John Alber: Giving voice to a river

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The most important party to the lawsuit between Florida and Georgia was missing Monday morning when the case was argued once again before the Supreme Court.

This longstanding dispute concerns the “equitable” distribution of “rights” to water flowing down the Apalachicola River. Florida contends Georgia has diverted an unreasonable amount of water into agricultural and other uses, thereby starving the oyster fishery in Apalachicola Bay and causing other harms as well.

Georgia argues that the principal balance to be struck is an economic one. An oyster industry generating less than $10 million a year should not, Georgia says, outweigh the hundreds of millions of dollars in annual agricultural “benefits” generated by irrigating that state’s croplands with river water.

Georgia’s argument, if it prevails, would justify drying up the river at its mouth, no matter that it would end a fishery that is millennia older than the historical record. And therein is the peril of our jurisprudence, for we give no voice to history, or to the river itself.

Riparian rights are economic rights, human rights, if you will, no matter that the entities making the arguments are often transient abstractions – corporations…. governments - that have scarcely any humanity in them at all.

In 1972, legal scholar Christopher Stone wrote Should Trees Have Standing?, a long article for the Southern California Law Review. That essay first became a book, and then a movement. Its premise is that a jurisprudence founded on economics alone inevitably leads to the sacrifice of natural resources, the principal value of which transcends economics. Trees… and rivers and lakes and bays and oceans …should all be given “standing” to argue their own cases in our courts. Only in that way can their transcendent interests be properly protected.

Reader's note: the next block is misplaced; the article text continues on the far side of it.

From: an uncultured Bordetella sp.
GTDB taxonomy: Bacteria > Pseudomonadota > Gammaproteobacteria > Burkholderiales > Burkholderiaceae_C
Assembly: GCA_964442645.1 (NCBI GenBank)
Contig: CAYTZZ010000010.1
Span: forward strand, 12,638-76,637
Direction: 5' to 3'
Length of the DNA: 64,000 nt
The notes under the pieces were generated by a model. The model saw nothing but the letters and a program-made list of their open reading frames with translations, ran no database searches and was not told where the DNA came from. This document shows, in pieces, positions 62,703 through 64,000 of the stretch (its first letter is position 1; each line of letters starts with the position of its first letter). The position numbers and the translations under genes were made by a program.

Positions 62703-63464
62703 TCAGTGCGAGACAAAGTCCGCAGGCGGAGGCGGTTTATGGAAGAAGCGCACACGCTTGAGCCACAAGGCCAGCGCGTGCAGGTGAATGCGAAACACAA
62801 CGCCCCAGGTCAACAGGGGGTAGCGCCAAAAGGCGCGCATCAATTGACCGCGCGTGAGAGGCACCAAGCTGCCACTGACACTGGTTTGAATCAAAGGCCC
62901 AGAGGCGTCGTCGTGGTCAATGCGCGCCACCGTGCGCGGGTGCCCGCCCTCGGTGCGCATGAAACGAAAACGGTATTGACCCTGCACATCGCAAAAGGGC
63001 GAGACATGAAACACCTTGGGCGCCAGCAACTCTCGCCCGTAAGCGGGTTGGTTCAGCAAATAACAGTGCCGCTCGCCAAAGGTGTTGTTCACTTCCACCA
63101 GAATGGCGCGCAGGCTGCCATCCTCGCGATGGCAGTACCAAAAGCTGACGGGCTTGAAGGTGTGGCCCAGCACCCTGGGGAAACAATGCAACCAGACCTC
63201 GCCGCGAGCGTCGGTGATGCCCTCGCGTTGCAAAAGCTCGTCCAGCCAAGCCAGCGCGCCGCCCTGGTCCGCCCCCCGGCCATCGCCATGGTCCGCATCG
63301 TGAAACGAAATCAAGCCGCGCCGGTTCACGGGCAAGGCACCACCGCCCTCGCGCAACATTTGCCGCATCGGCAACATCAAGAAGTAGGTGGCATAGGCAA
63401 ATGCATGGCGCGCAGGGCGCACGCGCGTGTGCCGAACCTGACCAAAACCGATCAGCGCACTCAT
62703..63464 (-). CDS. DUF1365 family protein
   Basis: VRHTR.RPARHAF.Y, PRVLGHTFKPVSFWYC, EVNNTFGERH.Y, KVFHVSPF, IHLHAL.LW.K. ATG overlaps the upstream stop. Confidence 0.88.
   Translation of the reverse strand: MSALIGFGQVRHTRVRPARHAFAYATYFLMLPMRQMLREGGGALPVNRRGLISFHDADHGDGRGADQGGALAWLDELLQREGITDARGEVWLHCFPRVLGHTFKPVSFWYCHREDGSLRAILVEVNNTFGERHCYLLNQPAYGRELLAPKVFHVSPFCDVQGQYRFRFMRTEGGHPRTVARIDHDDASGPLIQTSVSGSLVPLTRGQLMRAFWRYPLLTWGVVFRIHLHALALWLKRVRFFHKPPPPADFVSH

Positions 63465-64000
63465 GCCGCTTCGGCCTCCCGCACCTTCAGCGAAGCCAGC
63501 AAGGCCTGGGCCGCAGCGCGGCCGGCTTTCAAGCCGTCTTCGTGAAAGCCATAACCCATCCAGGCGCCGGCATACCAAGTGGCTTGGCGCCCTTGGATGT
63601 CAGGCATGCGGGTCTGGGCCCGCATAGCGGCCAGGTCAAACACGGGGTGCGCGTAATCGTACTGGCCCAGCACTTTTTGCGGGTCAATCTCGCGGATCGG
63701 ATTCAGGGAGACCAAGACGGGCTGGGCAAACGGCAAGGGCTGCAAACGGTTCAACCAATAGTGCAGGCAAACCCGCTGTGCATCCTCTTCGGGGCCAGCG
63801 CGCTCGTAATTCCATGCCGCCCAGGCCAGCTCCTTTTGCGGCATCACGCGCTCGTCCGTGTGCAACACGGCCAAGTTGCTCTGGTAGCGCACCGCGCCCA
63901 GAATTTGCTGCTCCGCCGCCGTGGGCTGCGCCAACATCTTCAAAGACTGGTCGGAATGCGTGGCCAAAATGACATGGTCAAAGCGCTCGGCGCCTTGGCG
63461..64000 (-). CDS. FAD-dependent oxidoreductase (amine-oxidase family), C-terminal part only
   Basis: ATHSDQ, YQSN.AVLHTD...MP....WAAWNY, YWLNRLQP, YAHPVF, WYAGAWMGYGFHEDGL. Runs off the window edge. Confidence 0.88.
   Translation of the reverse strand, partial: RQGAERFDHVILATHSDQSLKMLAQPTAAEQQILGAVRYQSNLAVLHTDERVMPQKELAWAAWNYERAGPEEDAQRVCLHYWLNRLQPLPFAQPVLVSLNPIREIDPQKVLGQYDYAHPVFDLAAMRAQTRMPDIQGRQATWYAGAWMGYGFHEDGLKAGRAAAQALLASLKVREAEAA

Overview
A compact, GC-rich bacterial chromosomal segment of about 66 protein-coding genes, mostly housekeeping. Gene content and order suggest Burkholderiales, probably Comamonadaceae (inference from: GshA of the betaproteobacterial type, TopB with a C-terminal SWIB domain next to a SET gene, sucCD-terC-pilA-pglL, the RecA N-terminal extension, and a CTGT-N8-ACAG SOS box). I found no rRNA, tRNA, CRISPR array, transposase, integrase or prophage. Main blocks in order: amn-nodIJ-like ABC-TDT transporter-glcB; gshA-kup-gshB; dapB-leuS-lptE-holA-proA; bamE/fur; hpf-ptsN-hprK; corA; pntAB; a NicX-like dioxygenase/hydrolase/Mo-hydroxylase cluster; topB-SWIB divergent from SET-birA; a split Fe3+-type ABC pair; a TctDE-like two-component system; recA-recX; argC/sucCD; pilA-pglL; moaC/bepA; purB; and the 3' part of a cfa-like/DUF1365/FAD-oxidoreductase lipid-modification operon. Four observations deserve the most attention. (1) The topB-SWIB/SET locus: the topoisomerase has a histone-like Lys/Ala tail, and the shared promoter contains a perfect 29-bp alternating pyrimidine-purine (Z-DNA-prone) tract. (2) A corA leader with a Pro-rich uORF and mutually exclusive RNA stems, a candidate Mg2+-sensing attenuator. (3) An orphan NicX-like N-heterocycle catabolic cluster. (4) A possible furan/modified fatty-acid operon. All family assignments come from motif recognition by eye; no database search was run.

The idea of giving standing to non-humans is not new. Under our jurisprudence, corporations are “persons” that have rights, up to and including constitutional rights. Of course, corporations have voices: lawyers, lobbyists, PR specialists. Rivers speak another language than lawyer-ese, so how might they be represented were we to give them standing?

Here again, there is precedent. We appoint guardians to represent those who cannot speak for themselves. We routinely do this for minors and for the mentally impaired, for example. And if we look beyond our shores, there is now precedent for appointing nature guardianships. Stone’s article has spawned a worldwide judicial and legislative awakening to the need to give nature representation.

Tiny Apalachicola makes the best case for why we should give resources like the Apalachicola River standing. Our seafood workers don’t just harvest fish and oysters from these waters… not just livelihoods. They harvest lives. Our fisheries are woven together with an entire ecosystem, and it is far more than the sum of its parts. An oysterman is part of a much larger whole, and it is that whole against which the balance must be struck. If we pit our dollars against Georgia’s dollars, we will always lose. So, let us stand for more than that. Let us stand for the river itself.

Apalachicola resident John Alber is a retired lawyer and businessman who has spent years and thousands of miles exploring America's waterways.

This article originally appeared on The Apalachicola Times: John Alber: Giving voice to a river

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